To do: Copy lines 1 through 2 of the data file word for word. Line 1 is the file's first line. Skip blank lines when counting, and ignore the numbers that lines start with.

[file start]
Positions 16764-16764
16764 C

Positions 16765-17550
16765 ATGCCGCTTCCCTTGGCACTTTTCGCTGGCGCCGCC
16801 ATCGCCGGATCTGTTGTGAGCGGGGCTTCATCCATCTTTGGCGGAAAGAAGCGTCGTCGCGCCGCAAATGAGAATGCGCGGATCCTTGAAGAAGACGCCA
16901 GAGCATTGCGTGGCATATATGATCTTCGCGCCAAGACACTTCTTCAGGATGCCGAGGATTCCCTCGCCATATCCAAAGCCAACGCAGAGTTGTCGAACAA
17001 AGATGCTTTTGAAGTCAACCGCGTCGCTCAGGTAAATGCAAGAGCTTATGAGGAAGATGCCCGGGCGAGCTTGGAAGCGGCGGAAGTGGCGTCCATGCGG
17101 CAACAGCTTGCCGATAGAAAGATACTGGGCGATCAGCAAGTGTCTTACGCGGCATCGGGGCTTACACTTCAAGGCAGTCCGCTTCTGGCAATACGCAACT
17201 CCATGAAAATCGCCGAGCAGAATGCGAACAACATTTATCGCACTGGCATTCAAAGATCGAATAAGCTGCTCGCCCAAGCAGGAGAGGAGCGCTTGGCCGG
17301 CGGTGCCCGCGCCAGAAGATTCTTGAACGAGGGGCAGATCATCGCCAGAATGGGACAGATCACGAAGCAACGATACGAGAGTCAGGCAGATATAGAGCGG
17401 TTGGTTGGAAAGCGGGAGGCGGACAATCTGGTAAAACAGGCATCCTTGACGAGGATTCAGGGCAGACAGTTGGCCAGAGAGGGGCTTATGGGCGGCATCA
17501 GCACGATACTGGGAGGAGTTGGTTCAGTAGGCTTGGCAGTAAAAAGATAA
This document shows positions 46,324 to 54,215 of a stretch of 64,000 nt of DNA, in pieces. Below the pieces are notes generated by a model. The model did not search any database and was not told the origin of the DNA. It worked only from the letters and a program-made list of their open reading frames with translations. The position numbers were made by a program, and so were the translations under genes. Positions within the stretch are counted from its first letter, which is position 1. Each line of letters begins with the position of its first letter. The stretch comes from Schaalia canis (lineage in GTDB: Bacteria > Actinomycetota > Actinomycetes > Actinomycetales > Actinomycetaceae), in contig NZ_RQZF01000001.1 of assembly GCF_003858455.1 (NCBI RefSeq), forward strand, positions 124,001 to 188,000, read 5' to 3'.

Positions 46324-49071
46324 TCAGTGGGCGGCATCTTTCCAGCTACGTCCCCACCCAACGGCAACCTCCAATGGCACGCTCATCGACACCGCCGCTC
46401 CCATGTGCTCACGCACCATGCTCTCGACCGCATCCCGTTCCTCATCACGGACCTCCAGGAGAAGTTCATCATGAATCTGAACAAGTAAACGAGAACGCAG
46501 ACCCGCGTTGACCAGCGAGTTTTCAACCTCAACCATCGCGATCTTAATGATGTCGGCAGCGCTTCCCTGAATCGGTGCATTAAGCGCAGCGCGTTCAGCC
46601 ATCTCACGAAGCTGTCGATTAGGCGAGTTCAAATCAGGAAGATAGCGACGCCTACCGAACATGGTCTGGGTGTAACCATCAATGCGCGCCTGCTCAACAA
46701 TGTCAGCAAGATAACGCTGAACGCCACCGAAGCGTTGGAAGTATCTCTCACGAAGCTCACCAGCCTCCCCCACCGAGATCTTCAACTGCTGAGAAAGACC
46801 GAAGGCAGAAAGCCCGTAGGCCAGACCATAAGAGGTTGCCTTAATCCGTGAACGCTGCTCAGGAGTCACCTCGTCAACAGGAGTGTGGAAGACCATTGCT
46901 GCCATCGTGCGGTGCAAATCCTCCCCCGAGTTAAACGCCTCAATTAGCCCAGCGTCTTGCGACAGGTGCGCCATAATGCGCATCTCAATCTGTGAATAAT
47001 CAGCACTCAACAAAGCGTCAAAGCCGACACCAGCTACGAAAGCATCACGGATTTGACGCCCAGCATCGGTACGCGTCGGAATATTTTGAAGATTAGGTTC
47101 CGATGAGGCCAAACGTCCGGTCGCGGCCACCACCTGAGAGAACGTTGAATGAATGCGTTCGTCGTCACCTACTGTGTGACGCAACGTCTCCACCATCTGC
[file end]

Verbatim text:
Positions 16764-16764
16764 C